Some interesting facts about chocolate

Some interesting facts about chocolate

Here are a few interesting facts about chocolate that you may not be aware of. Chocolate has always been considered a tasty treat, whether we are talking about children, young people or the elderly. This dessert is also appreciated for the “happiness” state it gives you when eating it, that’s why it has become one of the most loved products in the world. Chocolate almost goes with anything and any mood, plus it is also healthy (when you consume the right kind and in the appropriate amounts).

Unfortunately, chocolate farms are usually filled with children who work like slaves for the profit of others. They are promised money to help their families, but they are barely offered the minimum necessary for survival, not to mention that they are sometimes sold or beaten up for not making their daily quota. Not to mention that they are not even allowed to taste the product they are harvesting.

It is already known that the dark chocolate has the highest percentage of chocolate content, the rest, well, not so much. There are countries that have a certain standard for the chocolate contained in chocolate bars, as in the case of Milk Chocolate (about 10% chocolate liquor) and Semisweet chocolate (35%) in the US, while in the UK these amounts are slightly higher.

Milk chocolate, invented in 1875 is a relatively new concept, as compared to dark chocolate which has a history of a few thousand years. Milk chocolate was obtained by mixing the Dutch Cocoa (crushed Cocoa butter mixed with salts to reduce the bitter taste) with sweetened condensed milk, which was invented by a man named Nestle.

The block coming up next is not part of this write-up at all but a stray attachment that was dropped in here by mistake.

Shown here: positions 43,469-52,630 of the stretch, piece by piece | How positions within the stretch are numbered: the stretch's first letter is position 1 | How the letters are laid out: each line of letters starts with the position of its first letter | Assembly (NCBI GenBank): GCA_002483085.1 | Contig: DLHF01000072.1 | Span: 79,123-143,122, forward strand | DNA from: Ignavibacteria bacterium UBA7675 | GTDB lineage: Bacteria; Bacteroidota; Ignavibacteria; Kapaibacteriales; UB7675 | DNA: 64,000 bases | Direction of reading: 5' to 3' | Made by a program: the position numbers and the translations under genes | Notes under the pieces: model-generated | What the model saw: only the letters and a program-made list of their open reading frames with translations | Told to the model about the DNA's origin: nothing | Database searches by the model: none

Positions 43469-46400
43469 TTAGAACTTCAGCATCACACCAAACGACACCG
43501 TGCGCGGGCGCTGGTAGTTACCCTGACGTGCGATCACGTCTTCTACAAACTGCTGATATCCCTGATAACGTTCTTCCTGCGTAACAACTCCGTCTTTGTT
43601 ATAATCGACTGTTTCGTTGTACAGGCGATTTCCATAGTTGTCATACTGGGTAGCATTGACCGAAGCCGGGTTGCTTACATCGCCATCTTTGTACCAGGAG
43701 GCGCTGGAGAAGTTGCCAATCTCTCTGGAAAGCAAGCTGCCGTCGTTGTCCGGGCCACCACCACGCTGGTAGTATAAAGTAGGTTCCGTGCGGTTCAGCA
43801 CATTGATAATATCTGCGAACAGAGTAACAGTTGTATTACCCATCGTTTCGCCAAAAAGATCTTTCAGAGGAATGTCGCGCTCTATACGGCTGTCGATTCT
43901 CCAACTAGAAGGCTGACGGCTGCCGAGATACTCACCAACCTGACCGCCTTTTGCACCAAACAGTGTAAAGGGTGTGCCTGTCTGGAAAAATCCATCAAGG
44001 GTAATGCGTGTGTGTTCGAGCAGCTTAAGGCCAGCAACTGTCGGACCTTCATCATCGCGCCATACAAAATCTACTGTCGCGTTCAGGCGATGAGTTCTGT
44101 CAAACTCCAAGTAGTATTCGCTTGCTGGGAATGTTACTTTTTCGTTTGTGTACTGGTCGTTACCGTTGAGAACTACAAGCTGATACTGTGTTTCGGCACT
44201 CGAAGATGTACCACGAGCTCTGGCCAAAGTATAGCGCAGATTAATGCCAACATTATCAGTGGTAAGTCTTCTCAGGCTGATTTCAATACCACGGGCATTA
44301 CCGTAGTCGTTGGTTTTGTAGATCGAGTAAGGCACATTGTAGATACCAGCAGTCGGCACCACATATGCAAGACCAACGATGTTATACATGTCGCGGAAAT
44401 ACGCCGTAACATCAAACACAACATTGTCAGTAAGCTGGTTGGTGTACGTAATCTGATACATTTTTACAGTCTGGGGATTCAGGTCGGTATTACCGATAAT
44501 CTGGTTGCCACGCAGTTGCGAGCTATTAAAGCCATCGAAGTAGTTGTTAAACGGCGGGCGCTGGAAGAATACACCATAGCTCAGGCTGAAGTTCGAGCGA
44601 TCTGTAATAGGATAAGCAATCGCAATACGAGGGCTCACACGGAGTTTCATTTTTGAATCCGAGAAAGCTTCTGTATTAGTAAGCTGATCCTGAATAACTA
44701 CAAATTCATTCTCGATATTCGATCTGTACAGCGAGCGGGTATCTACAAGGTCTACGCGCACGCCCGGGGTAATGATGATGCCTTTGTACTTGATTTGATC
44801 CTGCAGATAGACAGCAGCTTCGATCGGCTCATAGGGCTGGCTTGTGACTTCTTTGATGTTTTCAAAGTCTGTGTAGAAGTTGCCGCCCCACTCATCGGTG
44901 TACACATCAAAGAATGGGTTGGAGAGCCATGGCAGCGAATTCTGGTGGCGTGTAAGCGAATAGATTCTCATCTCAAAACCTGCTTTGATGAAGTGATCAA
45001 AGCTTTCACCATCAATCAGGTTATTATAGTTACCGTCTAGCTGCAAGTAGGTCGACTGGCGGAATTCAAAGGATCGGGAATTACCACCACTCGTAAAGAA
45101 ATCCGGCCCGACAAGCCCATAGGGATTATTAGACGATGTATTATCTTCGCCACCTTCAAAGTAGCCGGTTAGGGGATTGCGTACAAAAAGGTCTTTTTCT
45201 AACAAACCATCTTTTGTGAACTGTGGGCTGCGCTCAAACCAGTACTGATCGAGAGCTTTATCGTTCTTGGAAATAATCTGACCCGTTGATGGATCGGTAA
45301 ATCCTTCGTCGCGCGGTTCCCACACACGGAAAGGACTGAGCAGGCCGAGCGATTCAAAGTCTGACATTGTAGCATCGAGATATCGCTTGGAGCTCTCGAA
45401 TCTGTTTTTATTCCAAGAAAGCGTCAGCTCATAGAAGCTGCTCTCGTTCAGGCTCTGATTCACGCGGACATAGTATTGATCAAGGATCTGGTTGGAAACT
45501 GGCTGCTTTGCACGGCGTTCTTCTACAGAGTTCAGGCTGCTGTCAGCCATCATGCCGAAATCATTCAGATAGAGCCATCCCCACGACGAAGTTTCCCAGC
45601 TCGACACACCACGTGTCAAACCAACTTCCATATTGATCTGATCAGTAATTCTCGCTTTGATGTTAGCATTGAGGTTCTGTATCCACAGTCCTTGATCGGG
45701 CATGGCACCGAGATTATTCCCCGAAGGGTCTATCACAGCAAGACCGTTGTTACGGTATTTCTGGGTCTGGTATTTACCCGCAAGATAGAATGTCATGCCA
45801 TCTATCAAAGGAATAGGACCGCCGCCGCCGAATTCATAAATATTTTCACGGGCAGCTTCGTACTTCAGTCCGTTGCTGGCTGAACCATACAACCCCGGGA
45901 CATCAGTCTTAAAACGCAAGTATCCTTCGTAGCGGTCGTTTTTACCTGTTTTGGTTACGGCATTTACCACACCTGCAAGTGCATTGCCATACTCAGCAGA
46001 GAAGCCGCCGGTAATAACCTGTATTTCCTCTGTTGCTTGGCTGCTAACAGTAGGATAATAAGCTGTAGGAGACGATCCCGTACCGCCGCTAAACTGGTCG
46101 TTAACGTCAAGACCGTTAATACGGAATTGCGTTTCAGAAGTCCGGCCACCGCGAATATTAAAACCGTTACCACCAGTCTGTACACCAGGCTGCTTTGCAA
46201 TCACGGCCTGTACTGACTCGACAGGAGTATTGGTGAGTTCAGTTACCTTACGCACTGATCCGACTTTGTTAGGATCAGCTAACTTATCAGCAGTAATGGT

The Aztecs and the Maya used cacao beans as currency, as they were very valuable to them. It is believed that with 10 beans you could buy a rabbit and 100 could get you a slave. Cacao beans could actually buy anything from livestock to food and tools. Only the rich drank chocolate as its value was too high to be consumed by the poor.

Chocolate contains high amounts of antioxidants, namely flavonols and procyanids, compounds that are good for the heart and can prevent cancer to some extent. Nevertheless, the number of antioxidants is higher in the dark chocolate, still it has to be consumed in moderate amounts.

Besides the content of caffeine, chocolate also contains Theobromine, a similar compound, but with a much milder stimulant effect. Theobromine was also found out to be suppressing coughs, or reduce blood pressure.

The aristocracy and the rich Aztecs could afford and drink about 10 cups of chocolate a day, this number culminating with Montezuma himself, who was believed to drink up to 50 cups a day. The interesting fact is that they drank the chocolate cold and not hot, as we do nowadays, and they neither used sugar to sweeten it.

Some chocolate manufacturing companies attempted to get the FDA’s approval to replace the cocoa butter in chocolate bars with hydrogenated vegetable oil. Needless to say this request was not accepted, let alone approved.

Due to some serious diseases affecting cacao trees in Latin America, we could be facing chocolate shortage soon. Plus, there is an increasing demand for chocolate on the market, and if this disease will continue to affect larger and more extended areas, prices will also go up.

Chocolate can literally come in all shapes and sizes, proof being the largest chocolate bar ever made, weighing 6 tons. Created in September 2011, this particular chocolate bar consisted of 17 pounds of cocoa butter and approx. 14 pounds of chocolate liquor. Another attempt in England succeeded in creating an even larger chocolate bar, inspired by the story of Willy Wonka and the Chocolate Factory, the bar being broken up into pieces and sold for charity.  



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